NHLPA rejects NHL's offer of Olympic participation for CBA extension

TORONTO,ON - AUGUST 17: NHLPA president Donald Fehr addresses the media during the World Cup of Hockey Press announcement at the Fermenting Cellar on August 17, 2016 in Toronto, Ontario,Canada. ( Photo by Claus Andersen/NHLI via Getty Images)
NHLPA president Donald Fehr addresses the media during the World Cup of Hockey Press announcement at the Fermenting Cellar on August 17, 2016 in Toronto, Ontario,Canada. ( Getty Images)

The NHLPA has rejected the NHL’s offer of allowing players to go to the 2018 Olympics in return for an extension of the current collective bargaining agreement.

The Canadian Press reported that NHLPA executive director Don Fehr “says that the players, primarily the executive board, showed no interest in the idea.”

In the piece, Fehr also said he hopes “we’ll still be able to conclude an agreement to go to the Olympics.”

The league’s offer was made public in mid-November after The International Ice Hockey Federation met with the NHL, NHLPA, USA Hockey and Hockey Canada to go over Olympic participation.

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The current CBA, which was negotiated during a lockout that wiped out almost half the 2012-13 season, expires on Sept. 15, 2022. Both the NHL and NHLPA have the option to opt out of the current deal in 2020. If the league decides to do this, it needs to notify the NHLPA by Sept. 1, 2019. If the Players’ Association wants to opt out, it must tell the league by Sept. 19, 2019. The CP reported the extension offer was for an extra three years of the current deal.

Overall, league player’s didn’t seem keen on the idea of taking such an offer without a chance to talk about some elements they’d like to see changed in the current CBA. Players don’t like the escrow system and that is reportedly a component they’d like to discuss when this current deal expires.

“That’s not negotiating. It’s not,” Sharks defenseman Marc-Edouard Vlasic said when he was asked by CSN Bay Area about the offer. “As an athlete, it’s your right to go to the Olympics. I don’t know if (the report) is true. I hope it’s not. That’s not the way you negotiate things. But, if that is true, all of a sudden they don’t mind having a two-week break in the NHL for a three-year collective bargaining agreement.”

Said Boston Bruins forward Brad Marchand to the Boston Herald, “If we can make it work on both sides I can’t see why we’d be opposed to it.

“But we can’t just sign it. There are things that need to be changed.”

The NHL had been lukewarm on Olympic participation at the 2018 Games in Pyeongchang, South Korea in part because of the IOC’s decision to not pay players’ insurance or transportation along with game lack of visibility because of the timezone.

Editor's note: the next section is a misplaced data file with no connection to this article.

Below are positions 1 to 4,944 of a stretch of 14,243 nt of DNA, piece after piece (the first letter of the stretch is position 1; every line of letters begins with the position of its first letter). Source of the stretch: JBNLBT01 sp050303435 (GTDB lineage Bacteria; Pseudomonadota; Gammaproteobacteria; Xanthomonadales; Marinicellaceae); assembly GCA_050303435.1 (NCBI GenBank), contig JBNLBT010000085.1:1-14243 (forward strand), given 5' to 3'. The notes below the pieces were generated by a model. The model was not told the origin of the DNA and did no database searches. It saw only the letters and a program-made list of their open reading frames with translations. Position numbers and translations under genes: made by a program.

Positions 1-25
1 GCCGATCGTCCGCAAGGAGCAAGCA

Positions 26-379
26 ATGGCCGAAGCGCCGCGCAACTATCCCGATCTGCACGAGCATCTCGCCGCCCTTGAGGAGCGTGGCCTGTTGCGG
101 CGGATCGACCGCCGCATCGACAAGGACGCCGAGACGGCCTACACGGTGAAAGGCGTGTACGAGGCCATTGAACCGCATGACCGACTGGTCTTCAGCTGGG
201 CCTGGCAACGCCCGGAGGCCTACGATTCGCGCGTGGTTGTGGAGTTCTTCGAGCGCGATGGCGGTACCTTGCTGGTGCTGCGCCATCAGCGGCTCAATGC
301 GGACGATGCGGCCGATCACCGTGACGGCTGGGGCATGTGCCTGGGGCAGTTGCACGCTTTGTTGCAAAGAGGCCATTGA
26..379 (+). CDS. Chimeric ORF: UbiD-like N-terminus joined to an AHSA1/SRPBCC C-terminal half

Also, in the past, the league had said it didn’t believe prior Olympic experiences provided a major financial gain to offset the NHL shutting down for two weeks.

“Olympic participation hasn’t done a lot for the National Hockey League, and for the clubs. It’s obviously a big global stage, and probably the top global stage. But it hasn’t translated to our business,” deputy commissioner Bill Daly said last September.

Last November at meeting in New York, it was reported that the IIHF would come up with the money for insurance and transportation so NHL players could play in the Games. Still, this gesture did not lead to a deal with the NHL at that time.

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The NHL has reportedly been more interested in the 2022 Olympics in Beijing because of China’s large population and vast economy. TSN’s Darren Dreger recently reported the NHL has been in discussions with the Los Angeles Kings and Vancouver Canucks about a potential game in Shanghai or Beijing.

The Kings said talks about a game were in a “preliminary stage” but that “there’s definite interest in the China marketplace.”

Last summer the Kings and Boston Bruins sent contingents to China. Also, Edmonton Oilers star Connor McDavid went to China as part of a promotional trip for BioSteel.

NHL players have often bullish on Olympic participation. Most notably, Washington Capitals star forward Alex Ovechkin has said he will go to the 2018 Games even if the NHL decides it won’t stop play to allow players to participate.

More information about Olympic participation will likely be learned after the NHL’s Board of Governors meeting next week in South Florida.

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Josh Cooper is an editor for Puck Daddy on Yahoo Sports. Have a tip? Email him at or follow him on Twitter!